The client entered into the Brownfield Cleanup Agreement (BCA) with the New York State Department of Environmental Conservation (NYSDEC) in November 2006 to investigate and, as necessary, remediate the soil, soil vapor and groundwater impacts resulting from tetrachloroethene (PCE) releases from a dry cleaning operation that historically operated at the site. Subsequent soil and groundwater sampling and vapor intrusion investigation activities were completed to characterize impacts to the site.
A Remedial Work Plan (RWP) was approved by the NYSDEC in April 2012, which included in-situ remediation of the groundwater impacts through the injection of a carbon substrate and operation of a sub-slab depressurization system for addressing vapor intrusion beneath a super market and adjoining restaurant and laundromat leaseholds at the site. A Track 4 Cleanup was also required by NYSDEC with a long-term institutional control.
In March 2013, VERTEX was retained to implement the site remedy detailed in the NYSDEC-approved RWP. In the time it took to award the project to VERTEX, a new tenant had moved into the super market leasehold. Based on the ongoing activities, in-situ injections through the floor slab was no longer a viable alternative. In response, VERTEX designed an injection remedy for the area beneath the site building that included the installation of three permanent horizontal injection wells. The first horizontal well was set two feet above the soil/groundwater interface. The second horizontal well was set at the soil/groundwater interface, and a third was set two feet below the soil/groundwater interface. The well installations were directionally controlled to maximize the length of the well screens within the impacted zones. All injection areas beyond the building footprint where addressed with vertical and/or angled injection points advanced with direct-push drilling techniques. The revised injection approach was approved by the NYSDEC. By using the horizontal well approach, on-site operations in the leaseholds were not impacted by the drilling activities and the need for a direct-push drill rig and crew was eliminated for the area treated by the horizontal wells. VERTEX was able to perform the injection work in-house without the need or cost of subcontractors.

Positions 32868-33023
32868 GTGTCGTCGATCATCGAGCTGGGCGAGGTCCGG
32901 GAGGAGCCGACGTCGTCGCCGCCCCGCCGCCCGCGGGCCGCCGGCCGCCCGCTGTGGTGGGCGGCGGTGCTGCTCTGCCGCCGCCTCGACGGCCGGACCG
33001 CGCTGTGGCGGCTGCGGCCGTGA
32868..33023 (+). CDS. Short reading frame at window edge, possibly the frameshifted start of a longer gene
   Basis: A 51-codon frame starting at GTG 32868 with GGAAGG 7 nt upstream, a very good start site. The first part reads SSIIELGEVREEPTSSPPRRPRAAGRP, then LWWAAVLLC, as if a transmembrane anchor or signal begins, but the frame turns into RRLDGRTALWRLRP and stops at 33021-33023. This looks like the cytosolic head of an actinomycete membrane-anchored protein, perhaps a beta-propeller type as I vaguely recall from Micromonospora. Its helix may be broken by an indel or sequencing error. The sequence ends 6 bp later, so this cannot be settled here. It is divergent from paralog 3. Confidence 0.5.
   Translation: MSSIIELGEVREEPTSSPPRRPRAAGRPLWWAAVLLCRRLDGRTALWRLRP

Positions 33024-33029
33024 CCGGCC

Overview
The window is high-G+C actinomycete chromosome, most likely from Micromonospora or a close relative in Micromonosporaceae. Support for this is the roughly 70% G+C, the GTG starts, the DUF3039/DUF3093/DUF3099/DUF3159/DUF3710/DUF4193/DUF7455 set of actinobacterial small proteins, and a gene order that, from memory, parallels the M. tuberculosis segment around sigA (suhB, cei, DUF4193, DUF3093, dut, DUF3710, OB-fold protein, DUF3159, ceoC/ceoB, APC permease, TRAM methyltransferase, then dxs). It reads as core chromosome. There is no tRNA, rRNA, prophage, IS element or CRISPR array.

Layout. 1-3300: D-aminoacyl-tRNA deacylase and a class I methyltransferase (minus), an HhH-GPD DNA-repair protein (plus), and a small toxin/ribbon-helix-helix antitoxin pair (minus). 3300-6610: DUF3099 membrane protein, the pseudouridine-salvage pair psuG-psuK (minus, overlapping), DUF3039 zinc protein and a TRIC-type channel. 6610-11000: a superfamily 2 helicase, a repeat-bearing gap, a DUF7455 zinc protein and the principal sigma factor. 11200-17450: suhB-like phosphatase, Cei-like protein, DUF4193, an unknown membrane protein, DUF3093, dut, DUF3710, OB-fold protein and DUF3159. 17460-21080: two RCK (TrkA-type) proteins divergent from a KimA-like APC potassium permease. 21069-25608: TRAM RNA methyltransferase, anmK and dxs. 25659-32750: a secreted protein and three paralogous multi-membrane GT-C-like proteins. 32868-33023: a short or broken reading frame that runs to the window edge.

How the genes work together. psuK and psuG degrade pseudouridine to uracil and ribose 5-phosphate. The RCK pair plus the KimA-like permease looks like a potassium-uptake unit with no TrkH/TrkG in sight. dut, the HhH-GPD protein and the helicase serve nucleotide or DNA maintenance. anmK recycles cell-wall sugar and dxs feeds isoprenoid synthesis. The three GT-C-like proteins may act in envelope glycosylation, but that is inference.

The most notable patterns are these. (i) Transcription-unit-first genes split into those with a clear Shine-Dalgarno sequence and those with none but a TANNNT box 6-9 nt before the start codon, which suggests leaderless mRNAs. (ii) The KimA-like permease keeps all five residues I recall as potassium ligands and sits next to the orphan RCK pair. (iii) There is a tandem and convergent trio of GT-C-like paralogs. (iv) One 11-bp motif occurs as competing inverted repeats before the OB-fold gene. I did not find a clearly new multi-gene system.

Because the RWP approval allowed for the use of any carbon substrate acceptable to NYSDEC, VERTEX first assessed the cost, availability and compatibility of various remediation compounds with the known subsurface conditions at the site. Emulsified vegetable oil (EVO) was selected as the most-viable option, which was approved by NYSDEC. Three rounds of EVO injections were performed. PCE concentrations have decreased from a high of 1,600 ug/L in March 2011 to 21 ug/L in the same monitoring well in July 2014, with many reported PCE and daughter product concentrations of “none detected” in other monitoring wells in subsequent monitoring events.
Completion of the site cleanup also included the execution and recording of an Environmental Easement to restrict land use and prevent future exposure to any contamination remaining at the site. In addition, a Site Management Plan (SMP) was developed to manage the remaining contamination at the site and provide a plan for certification of institutional and engineering controls. VERTEX also installed an active Sub-Slab Depressurization System (SSDS) to address the potential for vapor intrusion. Based on the results of the post-remediation groundwater monitoring and indoor air sampling, VERTEX submitted a Final Engineering Report to NYSDEC documenting the EVO injections and decreasing trend in contaminant concentrations. On December 23, 2015, NYSDEC issued a Certificate of Completion for the remediation.